Planetary limits of land degradation

Healthy soils have a degree of resilience that allows them to maintain their structure and function in the face of repeated disturbances8.9including temperature disturbanceten, compaction11 and copper pollution12. They provide essential ecosystem services3 such as food production and can help us achieve several sustainable development goals, including zero hunger, clean water and sanitation, life on earth, flood regulation and biodiversity conservation13. However, human-induced degradation, such as soil erosion, contamination and loss of organic carbon from the soil (Fig. 1), compromises the resilience of soils.3.14. Population growth, unsustainable agricultural practices, deforestation, industrial development, urbanization and increasingly climate change pose the greatest threats to healthy soils3.14.15. Once disturbed beyond a critical level, soils risk entering a downward spiral to an alternate degraded state9.14. This degraded state is characterized by a loss of soil functions and services, including the ability to provide food for humanity and to sustain human life on Earth.14.16. As soil restoration is a slow process, soil is often viewed as a non-renewable resource6,9,14,15.

Fig. 1: Soil degradation.

The process of land degradation described by the main drivers, quantifiable threats and consequences of land degradation on planetary and societal health.

The downward spiral of land degradation is fueled by threats to soils that are strongly interrelated and linked by powerful feedback loops. At the local scale, loss of soil structure due to compaction by heavy machinery or intensive grazing results in loss of biota and soil functioning and further degradation.17. Globally, there is a strong positive feedback loop between soil erosion and climate change. Soil erosion causes loss of organic carbon from the soil in the form of carbon dioxide to the atmosphere, contributing to global warming14. Warmer conditions then lead to increased rainfall intensity, wind speed and forest fires, which can increase soil erosion.14.18.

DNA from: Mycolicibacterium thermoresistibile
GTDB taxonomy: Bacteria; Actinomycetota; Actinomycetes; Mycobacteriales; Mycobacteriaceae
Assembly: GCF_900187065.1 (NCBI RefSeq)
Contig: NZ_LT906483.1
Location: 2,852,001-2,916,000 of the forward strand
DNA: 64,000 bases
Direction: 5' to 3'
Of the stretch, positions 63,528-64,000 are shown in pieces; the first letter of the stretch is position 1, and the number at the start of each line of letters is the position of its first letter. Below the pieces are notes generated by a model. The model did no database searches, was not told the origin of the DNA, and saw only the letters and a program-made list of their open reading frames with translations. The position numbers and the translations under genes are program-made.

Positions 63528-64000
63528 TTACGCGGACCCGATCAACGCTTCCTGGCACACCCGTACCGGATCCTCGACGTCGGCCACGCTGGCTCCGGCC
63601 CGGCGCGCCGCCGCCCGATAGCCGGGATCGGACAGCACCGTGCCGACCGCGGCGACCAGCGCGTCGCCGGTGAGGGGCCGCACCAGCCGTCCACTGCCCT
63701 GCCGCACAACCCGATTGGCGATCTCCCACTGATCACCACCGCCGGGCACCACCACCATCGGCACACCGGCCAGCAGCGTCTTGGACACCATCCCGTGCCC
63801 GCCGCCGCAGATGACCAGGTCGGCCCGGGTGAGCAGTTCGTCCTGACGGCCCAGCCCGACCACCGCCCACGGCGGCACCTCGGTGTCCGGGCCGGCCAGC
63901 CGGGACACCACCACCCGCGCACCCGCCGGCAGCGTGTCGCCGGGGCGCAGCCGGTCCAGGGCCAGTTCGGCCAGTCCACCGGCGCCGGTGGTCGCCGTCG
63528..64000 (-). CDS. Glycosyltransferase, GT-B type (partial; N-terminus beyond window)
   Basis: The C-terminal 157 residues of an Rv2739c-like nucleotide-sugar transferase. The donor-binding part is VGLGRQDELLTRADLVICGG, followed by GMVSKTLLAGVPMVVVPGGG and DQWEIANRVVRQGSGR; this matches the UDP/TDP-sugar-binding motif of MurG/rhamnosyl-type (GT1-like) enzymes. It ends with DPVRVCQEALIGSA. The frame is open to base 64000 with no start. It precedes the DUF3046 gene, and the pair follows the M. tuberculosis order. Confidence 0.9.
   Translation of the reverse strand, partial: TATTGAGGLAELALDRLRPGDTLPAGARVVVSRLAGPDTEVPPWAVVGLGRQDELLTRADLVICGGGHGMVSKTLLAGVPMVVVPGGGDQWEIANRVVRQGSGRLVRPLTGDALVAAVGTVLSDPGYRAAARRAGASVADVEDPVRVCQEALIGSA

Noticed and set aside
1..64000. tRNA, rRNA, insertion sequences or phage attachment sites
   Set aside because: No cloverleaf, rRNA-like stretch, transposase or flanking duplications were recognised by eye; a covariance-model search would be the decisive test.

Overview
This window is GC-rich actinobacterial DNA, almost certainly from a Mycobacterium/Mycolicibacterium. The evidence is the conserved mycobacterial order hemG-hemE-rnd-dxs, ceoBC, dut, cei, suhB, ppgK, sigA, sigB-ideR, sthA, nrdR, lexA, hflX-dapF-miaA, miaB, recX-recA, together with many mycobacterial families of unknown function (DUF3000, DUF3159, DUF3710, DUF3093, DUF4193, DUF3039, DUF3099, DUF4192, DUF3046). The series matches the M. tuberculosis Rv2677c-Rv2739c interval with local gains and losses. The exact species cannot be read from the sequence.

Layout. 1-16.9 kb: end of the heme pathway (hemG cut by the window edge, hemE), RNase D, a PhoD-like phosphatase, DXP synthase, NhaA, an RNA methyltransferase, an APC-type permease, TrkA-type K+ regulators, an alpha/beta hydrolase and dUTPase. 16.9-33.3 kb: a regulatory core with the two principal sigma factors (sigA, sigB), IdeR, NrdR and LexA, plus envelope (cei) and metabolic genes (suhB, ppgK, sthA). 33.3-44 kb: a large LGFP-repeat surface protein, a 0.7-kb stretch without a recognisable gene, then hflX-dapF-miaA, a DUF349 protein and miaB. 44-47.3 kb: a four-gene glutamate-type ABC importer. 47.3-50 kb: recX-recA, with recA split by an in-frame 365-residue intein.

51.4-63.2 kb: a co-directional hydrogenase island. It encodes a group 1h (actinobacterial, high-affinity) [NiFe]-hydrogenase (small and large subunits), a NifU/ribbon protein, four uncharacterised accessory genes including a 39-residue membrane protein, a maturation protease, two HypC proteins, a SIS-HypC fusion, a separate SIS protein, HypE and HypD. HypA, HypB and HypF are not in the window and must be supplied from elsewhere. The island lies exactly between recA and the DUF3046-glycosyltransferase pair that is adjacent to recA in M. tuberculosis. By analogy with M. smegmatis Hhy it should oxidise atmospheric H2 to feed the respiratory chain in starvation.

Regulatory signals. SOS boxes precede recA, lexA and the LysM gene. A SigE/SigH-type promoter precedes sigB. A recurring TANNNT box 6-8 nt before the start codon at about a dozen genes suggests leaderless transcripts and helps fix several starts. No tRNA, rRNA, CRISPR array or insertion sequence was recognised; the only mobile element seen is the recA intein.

Degraded soil condition is not uncommon in human history. The fall of past civilizations has been linked to the poor protection by societies of soil health19. Among these, the Sumerian civilization in Mesopotamia has been plagued by salinization and erosion of the highlands.19, while ancient Greece and the Roman Empire suffered from severe and widespread soil erosion19. Where healthy soils initially allow the growth and prosperity of civilizations, increased demand for food production and unsustainable agricultural practices lead to severe soil degradation. Followed by a decline in food security and political stability, land degradation compromises the resilience of civilizations and begins their collapse19. In the past, however, the human population was smaller, more dispersed, and less connected than today.6. This means that the past impacts of land degradation have only undermined local ecosystems and societies. Today, with a human population of 7.9 billion people expected to reach 9.8 billion by 2050 and a highly globalized world, land degradation is no longer a local problem.6. Land degradation is already negatively impacting the well-being of at least 3.2 billion people around the world20 decreasing food security and landscape resilience to extreme weather events, leading to increased inequalities and political instability15.20. In the European Union alone, the costs of soil degradation exceed 50 billion euros per year15. Globally, land degradation has also been linked to mass migration, violence and armed conflict.19.20. Land degradation is estimated to affect 90% of the world’s soils by 20503, which means that almost all of the world’s ecosystems and populations will be directly affected.

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